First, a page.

Parallel Programming with CUDA. Matthew Guidry Charles McClendon. Introduction to CUDA. CUDA is a platform for performing massively parallel computations on graphics accelerators CUDA was developed by NVIDIA It was first available with their G8X line of graphics cards
(Although double precision will be resolved with Fermi)
Thread – Distributed by the CUDA runtime
(identified by threadIdx)
Warp – A scheduling unit of up to 32 threads
Block – A user defined group of 1 to 512 threads.
(identified by blockIdx)
Grid – A group of one or more blocks. A grid is created for each CUDA kernel function
Local Memory – per thread memory for automatic variables and register spilling.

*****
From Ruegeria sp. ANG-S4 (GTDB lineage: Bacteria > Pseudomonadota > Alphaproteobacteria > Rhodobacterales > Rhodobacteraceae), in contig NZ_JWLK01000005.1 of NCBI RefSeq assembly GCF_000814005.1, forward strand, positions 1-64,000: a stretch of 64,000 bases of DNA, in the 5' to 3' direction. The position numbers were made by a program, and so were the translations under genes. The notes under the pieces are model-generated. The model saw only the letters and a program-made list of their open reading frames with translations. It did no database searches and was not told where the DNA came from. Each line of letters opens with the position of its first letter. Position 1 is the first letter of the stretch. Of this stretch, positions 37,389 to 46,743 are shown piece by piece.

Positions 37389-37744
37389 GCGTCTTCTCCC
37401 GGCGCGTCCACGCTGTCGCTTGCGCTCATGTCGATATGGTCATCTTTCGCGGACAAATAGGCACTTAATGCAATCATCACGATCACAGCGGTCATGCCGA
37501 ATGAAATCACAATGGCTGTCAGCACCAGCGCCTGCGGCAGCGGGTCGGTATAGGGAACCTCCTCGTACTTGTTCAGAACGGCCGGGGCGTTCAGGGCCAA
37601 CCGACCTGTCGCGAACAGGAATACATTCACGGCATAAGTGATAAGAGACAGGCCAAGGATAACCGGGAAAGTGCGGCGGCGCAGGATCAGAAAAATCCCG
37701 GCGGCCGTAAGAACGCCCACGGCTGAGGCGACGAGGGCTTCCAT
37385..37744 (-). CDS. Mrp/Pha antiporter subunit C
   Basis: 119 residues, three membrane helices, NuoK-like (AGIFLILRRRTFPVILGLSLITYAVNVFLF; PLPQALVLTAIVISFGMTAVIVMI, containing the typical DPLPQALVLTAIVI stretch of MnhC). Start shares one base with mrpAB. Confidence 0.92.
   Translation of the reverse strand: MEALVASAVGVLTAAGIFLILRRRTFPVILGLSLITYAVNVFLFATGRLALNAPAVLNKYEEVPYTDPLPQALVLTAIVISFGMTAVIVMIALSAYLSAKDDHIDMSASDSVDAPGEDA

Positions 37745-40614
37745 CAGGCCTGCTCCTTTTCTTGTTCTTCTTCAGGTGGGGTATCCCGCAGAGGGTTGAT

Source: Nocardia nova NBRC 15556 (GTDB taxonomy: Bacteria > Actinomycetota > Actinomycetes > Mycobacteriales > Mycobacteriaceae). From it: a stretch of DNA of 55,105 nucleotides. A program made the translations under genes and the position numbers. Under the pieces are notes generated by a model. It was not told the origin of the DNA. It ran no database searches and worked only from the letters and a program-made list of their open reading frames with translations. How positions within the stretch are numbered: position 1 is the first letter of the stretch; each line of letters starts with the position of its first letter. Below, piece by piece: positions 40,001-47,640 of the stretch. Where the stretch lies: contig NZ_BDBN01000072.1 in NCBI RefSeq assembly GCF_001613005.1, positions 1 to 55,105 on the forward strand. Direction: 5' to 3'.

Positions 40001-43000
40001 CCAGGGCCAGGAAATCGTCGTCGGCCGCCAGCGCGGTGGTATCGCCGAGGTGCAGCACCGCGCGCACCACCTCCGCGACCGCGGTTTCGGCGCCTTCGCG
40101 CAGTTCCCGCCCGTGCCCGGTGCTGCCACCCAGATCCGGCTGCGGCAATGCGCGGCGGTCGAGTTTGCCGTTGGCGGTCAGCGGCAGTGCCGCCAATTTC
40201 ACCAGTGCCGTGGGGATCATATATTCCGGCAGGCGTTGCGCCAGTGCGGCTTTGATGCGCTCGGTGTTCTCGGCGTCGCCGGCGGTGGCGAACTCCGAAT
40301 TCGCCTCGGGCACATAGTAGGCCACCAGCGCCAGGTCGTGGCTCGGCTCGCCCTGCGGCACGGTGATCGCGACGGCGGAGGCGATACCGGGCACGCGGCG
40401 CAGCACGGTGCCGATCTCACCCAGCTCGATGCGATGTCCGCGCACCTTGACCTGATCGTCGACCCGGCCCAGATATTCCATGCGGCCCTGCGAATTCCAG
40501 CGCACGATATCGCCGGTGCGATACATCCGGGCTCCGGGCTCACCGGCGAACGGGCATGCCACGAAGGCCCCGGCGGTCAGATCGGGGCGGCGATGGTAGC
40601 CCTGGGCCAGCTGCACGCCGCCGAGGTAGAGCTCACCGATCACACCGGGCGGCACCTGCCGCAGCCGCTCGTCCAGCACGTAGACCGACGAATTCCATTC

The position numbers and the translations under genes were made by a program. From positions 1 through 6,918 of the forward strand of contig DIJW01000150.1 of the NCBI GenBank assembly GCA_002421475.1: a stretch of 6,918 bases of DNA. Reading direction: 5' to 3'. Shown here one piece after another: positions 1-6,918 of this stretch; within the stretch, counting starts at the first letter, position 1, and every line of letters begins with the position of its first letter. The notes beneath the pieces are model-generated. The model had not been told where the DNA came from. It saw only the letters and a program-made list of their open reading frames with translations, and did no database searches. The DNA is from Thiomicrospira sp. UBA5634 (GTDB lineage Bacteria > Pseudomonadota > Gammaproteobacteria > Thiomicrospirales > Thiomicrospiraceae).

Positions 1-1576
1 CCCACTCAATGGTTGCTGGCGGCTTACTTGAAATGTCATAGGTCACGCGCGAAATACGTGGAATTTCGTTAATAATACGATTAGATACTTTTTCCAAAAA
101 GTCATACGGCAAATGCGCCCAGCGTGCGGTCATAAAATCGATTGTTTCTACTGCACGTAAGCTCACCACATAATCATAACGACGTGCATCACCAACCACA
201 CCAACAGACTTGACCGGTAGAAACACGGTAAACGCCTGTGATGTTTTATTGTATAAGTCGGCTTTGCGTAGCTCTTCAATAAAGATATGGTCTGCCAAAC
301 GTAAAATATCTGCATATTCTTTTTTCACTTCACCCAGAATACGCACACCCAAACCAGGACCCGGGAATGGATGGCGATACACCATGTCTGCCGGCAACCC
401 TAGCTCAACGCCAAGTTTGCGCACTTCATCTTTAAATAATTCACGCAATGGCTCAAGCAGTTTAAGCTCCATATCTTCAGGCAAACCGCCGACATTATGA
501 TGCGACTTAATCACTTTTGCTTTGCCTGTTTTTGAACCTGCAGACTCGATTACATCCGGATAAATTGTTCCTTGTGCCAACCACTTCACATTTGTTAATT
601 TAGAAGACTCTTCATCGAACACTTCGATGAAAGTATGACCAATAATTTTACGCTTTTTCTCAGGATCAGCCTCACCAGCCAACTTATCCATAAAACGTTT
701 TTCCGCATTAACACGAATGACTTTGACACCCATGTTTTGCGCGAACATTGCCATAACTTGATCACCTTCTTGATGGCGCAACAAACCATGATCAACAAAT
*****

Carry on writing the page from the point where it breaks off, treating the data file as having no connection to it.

Shared Memory – per block low-latency memory to allow for intra-block data sharing and synchronization. Threads can safely share data through this memory and can perform barrier synchronization through _ _syncthreads()
Global Memory – device level memory that may be shared between blocks or grids
CUDA allows us to copy data from one memory type to another.
This includes dereferencing pointers, even in the host’s memory (main system RAM)
To facilitate this data movement CUDA provides cudaMemcpy()
Will be explained more in depth later…
Each GPU has 16 SMs…
FADD, FMAD, FMIN, FMAX, FSET, F2I, I2F
IADD, IMUL24, IMAD24, IMIN, IMAX, ISET, I2I, SHR, SHL, AND, OR, XOR
By: Matthew Guidry